By Laura Dubois. Laura grew up in Germany and studies Politics and International Relations at New College of the Humanities in London. She tweets at @msdubios
Looking back on 2016, it has been a year full of ups and downs for Germany.
The German economy continued growing and is still the largest economy in Europe; and under the auspices of Angela Merkel’s strong leadership, Germany remains the most influential state in Europe.
The political landscape around Germany has however changed dramatically. Brett market a a significant shift in Europe, potentially threatening the cohesion of the union, but also making Germany the most powerful player in the negotiations.
Populism has risen around Germany, both in long-term allies like the US, and close neighbours such as Poland, Hungary, France, The Netherlands and Austria, to name only a few examples.
Whilst Germany has to battle right-wing tendencies itself, it has also become the bastion of the free world and more than ever takes an active position in defending liberal and democratic values, albeit using military force only reluctantly.
The migrant crisis, which has seen thousands of refugees migrate to Germany to escape civil war and political instability own North Africa and the Middle East, continues to be a contentious topic. It has contributed to the rise of the far-right in Germany, with the 2017 elections becoming more an more tense as the Alternative for Germany (AfD) currently scores a staggering 20% in polls.
2016 was also the year in which German citizens were hit by Islamic terrorism for the first time. The series of 2016 event reads like a crescendo of violence: in February a 15 year old girl attacked a policeman with a knife in Hannover, allegedly spurred on by an IS official; in April, two Salafi youths detonated bomb in a Sikh community centre in Essen. In July, an Afghan refugee attacked five tourists with an axe on a train near Würzburg, injuring four of them seriously. Later that month, a Syrian refugee who had pledged allegience to IS leader Abu Bakr al-Baghdadi detonated a suicide bomb outside a wine bar in the Bavarian town of Ansbach, with 15 people injured. And lastly, on the night of 19th December, a truck drove into a Christmas market in central Berlin, killing 12 and injuring 54, in an attack for which IS have claimed responsibility.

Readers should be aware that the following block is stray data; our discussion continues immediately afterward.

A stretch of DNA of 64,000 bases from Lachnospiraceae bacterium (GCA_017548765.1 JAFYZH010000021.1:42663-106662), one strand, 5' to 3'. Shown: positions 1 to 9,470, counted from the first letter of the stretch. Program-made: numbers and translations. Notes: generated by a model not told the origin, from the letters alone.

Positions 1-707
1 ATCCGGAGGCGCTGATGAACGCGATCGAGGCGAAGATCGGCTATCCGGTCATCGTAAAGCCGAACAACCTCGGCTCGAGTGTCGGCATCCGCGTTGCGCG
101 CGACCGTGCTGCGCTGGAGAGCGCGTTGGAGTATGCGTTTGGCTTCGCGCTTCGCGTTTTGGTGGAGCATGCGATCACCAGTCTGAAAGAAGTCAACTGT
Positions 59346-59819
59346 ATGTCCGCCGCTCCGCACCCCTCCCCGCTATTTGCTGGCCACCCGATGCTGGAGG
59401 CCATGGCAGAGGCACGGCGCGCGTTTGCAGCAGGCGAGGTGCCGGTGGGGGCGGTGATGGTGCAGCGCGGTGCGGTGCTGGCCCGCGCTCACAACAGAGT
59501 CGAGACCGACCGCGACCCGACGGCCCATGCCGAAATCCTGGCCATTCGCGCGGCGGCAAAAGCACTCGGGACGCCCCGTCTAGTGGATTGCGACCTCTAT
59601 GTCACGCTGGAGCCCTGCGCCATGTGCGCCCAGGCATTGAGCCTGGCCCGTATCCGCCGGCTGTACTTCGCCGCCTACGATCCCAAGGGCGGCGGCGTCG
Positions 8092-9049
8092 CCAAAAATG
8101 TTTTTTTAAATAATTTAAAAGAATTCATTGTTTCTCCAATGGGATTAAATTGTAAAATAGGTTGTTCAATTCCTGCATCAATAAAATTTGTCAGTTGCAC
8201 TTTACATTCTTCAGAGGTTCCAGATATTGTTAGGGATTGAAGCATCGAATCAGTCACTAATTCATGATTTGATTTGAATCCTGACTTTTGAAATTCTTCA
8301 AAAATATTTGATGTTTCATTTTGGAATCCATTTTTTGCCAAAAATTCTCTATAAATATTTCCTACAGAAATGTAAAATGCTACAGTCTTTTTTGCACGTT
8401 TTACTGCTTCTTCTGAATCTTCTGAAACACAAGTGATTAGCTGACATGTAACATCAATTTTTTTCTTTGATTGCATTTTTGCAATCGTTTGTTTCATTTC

The immediate reaction after the Berlin attack was anger and disbelief. The AfD immediately held Merkel personally responsible for the attack, as Marcus Prezell, the head of the AfD in Northrhine-Westphalia, tweeted that the victims were “Merkel’s dead”. “Merkel needs to leave!”, demanded AfD’s chairwoman Franke Petry on Facebook, somewhat more diplomatically.
The central issue is that many of the aforementioned attacks were carried out by refugees who entered Germany via the Mediterranean or Balkan routes alongside many other people seeking shelter and safety from the war in Syria and other political crises in North Africa and the Middle East.
Anise Amri, the man responsible for the Berlin attack, is a Tunisian migrant who legally applied for asylum and received money and accommodation from the German government. A multitude of voices, the right’s being the loudest, now holds the government accountable for failing to recognise how dangerous Amri was. He was known to the authorities in both Italy and Germany for his criminal behaviour, yet could not be deported to Tunisia as the Tunisian government refused to issue his passport: Amri was thus able to stay on. A simple bureaucratic flaw seems to have enabled the attack to take place; which has rightly angered many citizens.
Many people are disillusioned with the lack of adequate legislation to tackle the refugee crisis effectively and ensure citizens’ security at the same time. The events of 2015’s New Year’s Eve in Cologne, where a large number of women were sexually assaulted by alleged migrants in the city centre, marks the change in German public opinion. German nationals feel that some of the refugees seem to feel ungrateful and don’t appreciate the safety and security they are being offered in Germany, instead resolving to commit crimes. Similarly, German authorities should not tolerate this behaviour.